As of April, there were four non-traded BDCs available for investment and another six funds in registration. Franklin Square was the first to launch a non-traded BDC in 2008, but many players new to the space have launched funds recently, including CNL Securities, which uses Kohlberg Kravis Roberts & Co. as subadvisor; ICON Investment, which uses Apollo Investment Management as subadvisor; and American Realty Capital. All three firms have a background in non-traded REITs.
These new players are hoping to leverage off of the success of Franklin Square, Chereso said. Franklin Square now has $3.5 billion in AUM and three BDCs, the first of which was closed in May.
“I worry about firms that are in the real estate business, then all of a sudden they’re in the business of doing what Franklin Square does,” Dunne said. “Do you really understand credit? Do you have the wherewithal internally? Do you have a relationship with firms that have a long track record of making loans to private companies? I just hope that the BDC concept doesn’t get confused.”
Dunne’s firm invested $30 million in Franklin Square’s first BDC, FS Investment Corporation.
Just as small, inexperienced managers entered the REIT space over the last decade, Dunne fears the same thing could happen in the BDC space.
“There have been quite a few firms that have gravitated to this investment structure,” said Chereso. “Some of them have some direct experience,” such as on the publicly traded side of BDCs.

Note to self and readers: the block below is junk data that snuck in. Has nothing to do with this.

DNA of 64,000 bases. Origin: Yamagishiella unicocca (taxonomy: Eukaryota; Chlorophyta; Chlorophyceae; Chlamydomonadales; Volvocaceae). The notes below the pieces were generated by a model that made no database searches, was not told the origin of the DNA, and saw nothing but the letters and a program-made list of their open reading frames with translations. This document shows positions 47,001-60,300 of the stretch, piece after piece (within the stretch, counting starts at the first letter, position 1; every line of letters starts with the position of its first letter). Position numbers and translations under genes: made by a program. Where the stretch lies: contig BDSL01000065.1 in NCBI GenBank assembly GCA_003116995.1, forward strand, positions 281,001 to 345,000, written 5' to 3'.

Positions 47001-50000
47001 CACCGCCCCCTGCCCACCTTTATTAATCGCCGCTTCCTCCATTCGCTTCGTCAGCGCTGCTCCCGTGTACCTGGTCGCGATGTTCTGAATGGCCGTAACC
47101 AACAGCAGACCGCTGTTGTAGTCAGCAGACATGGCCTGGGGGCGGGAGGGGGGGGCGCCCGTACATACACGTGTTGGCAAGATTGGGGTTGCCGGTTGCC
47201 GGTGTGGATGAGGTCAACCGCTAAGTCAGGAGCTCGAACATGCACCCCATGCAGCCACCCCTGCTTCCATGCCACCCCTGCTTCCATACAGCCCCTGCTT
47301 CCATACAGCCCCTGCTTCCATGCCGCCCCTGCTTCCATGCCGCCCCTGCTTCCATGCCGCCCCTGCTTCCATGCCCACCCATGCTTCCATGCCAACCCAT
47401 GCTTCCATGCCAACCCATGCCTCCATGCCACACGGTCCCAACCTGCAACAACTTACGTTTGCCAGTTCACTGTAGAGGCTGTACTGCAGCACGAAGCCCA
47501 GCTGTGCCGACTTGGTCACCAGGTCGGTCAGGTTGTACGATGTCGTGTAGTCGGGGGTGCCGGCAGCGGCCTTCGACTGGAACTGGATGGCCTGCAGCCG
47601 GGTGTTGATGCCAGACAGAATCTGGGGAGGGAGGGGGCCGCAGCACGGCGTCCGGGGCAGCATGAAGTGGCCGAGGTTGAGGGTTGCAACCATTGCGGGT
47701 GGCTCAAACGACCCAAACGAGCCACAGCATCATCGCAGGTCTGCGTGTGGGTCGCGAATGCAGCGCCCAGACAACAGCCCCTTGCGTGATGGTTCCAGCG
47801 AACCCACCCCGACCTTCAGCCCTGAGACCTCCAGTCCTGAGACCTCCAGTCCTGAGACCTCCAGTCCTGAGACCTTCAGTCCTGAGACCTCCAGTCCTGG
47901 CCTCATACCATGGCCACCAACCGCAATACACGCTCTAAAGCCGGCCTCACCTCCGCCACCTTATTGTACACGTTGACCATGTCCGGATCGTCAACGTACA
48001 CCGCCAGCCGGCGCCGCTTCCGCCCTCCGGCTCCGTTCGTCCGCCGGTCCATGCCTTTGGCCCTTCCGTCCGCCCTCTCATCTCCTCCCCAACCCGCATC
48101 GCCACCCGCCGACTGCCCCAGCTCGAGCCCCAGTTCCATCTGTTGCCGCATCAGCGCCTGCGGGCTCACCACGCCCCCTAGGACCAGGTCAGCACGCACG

But if a firm’s core competency is in another area, such as energy or real estate, and they don’t understand credit or credit underwriting, “That causes some concerns,” Chereso said.
Many of these firms launching BDCs have strong financial positions and resources, but the question is whether they have the depth of talent and capability to manage these strategies effectively, he said.
“My biggest concern is there are lots of folks that are jumping into the space, particularly the sponsors, who don’t have a lot, if any, experience in corporate credit in writing BDCs,” Michael Forman, CEO of Franklin Square.
The Structure of BDCs
BDCs provide financing to small and mid-sized businesses. In recent years, they’ve sought to capitalize on the relative lack of debt capital in these markets, as banks restricted lending to build their capital reserves, Stanger says.
BDCs use a structure similar to non-traded REITs in that capital is raised in a continuous private offering, but BDCs are regulated under the 1940 Act that governs mutual funds. The big difference is that they’re valued quarterly, while non-traded REITs are required to publish their valuations no later than 18 months after the conclusion of the offering. (See chart below comparing other aspects of BDCs and REITs.)
“I think there’s a lot of concern and skepticism with respect to the REITs, and they look at us as being different,” said Forman. “I think we’ve kind of forced the REITs to have to change their business model a little bit.”
But they are private vehicles, so they don’t have the daily liquidity that comes with the public markets. “When you have the opacity and you’re away from the public market, your filing requirements are different, you don’t have to disclose as much financial metrics as you would if you were public; it gives you the opportunity to fudge numbers, prolong taking of losses, prolong taking of marks in the portfolio," Brown said.